Avoid Financial Failure: Set Goals
Recent studies have shown that as many as 60% of Canadians will not have saved enough money in order to adequately provide for their retirement.1 The problem for most people is not that they plan to fail, they simply failed to plan, adequately. And, while many may have been conscientiously saving towards retirement, somewhere along the line they lost sight of their target. Either the target never existed or it was never very clear in their sights. Without a target, they can't possibly know where or how high to aim. So, is it any wonder that most people won't hit their target?
If it is to be, it is up to Thee
This is not only true of retirement aspirations, but for any goal that people have for themselves or their families, whether it's for a college education, a down payment on a home, a new car purchase, or true financial independence. The reality is that, without goals the things that you want, or, more importantly, that you need to have happen probably won't. Very rarely does anything of financial importance happen accidentally.
Goals need to be inspiring enough and real enough to motivate you to action. Without an emotional attachment to your goal, without a deep sense of what your life will be like when the goal is achieved, it is likely to wind up somewhere on a to-do list that finds itself buried underneath a stack of mail.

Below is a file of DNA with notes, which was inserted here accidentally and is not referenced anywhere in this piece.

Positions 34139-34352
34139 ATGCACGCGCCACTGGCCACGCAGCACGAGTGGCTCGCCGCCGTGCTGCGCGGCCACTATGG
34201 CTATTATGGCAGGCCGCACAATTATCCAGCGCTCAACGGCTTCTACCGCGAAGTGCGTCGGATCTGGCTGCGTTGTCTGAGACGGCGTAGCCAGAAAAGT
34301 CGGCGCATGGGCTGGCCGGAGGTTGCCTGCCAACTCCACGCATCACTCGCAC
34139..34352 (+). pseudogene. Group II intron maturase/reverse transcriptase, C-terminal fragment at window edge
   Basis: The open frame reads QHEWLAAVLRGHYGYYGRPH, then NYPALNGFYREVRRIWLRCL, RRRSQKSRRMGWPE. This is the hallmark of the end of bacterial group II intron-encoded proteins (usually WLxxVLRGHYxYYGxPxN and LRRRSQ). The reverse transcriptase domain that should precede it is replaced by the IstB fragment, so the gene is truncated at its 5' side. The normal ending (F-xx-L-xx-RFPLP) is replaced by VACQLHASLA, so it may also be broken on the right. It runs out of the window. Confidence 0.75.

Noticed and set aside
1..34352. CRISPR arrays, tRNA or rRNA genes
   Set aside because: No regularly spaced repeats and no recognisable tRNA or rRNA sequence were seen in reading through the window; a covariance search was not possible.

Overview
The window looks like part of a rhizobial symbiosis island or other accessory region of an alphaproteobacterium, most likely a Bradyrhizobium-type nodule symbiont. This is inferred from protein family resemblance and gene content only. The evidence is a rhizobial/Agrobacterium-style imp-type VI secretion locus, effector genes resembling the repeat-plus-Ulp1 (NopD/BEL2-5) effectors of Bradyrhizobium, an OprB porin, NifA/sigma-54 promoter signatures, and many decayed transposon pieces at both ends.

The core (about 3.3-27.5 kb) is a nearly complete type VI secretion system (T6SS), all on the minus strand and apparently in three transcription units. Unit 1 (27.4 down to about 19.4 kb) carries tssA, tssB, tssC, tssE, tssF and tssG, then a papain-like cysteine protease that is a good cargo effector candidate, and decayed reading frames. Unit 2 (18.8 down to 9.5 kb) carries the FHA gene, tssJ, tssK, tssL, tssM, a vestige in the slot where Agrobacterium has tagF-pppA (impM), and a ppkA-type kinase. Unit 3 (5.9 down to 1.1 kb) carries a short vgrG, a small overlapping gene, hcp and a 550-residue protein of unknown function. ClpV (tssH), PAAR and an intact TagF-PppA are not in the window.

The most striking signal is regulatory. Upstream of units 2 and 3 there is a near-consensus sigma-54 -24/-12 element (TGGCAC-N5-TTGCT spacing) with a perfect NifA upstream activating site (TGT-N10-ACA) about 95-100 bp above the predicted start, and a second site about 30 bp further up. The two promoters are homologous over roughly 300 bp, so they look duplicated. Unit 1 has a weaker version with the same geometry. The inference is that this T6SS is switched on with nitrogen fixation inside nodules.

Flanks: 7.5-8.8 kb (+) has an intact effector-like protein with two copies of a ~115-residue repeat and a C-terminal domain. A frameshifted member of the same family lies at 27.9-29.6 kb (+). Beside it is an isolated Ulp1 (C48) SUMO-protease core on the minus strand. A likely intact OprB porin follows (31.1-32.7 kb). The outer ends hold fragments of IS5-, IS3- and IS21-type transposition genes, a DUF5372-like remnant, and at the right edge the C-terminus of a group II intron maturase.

Keys to Setting Achievable Financial Goals
Decide what is important to you and why: We would all like to be able to do many things financially, but they may not all be achievable. Every goal has a price, and we all have limited resources, so it is important to attach a value to your goals and prioritize them to ensure that you can at least achieve your most important goal.
Quantify your goals: If you don't know how much your goals will actually cost, you won't know if they are realistic or how much to save towards the goal. If you are shooting for a target too high in the sky you're likely to fall short. It is essential to determine the cost and the specific time-frame of your goal.
Determine how much to save: Saving for a future goal involves many moving parts, including the amount of savings, your time horizon, the expected rate of return on your money, inflation, and the cost of the goal itself. Factoring all of these together will enable you to arrive at a monthly amount of savings. You can even find a number of free savings calculators online that can help you determine the savings needed for each goal.
Set your budget: One of the fundamental principles of successful savings is to pay yourself first, which means allocating the first piece of your paycheck to your savings. If your savings goal is $500 a month, that should be the first expenditure in your budget. All other expenditures, including debt payments, should be budgeted around that.
Monitor and measure your progress: Properly set goals will enable you to know where you are in relation to the goal. It is vital that you monitor your savings and measure your progress towards your goals so that you can make any necessary adjustments, either in the amount of your savings or the size and distance of your goal.
1Globe & Mail, Feb. 2016 Many Canadians entering retirement with inadequate savings
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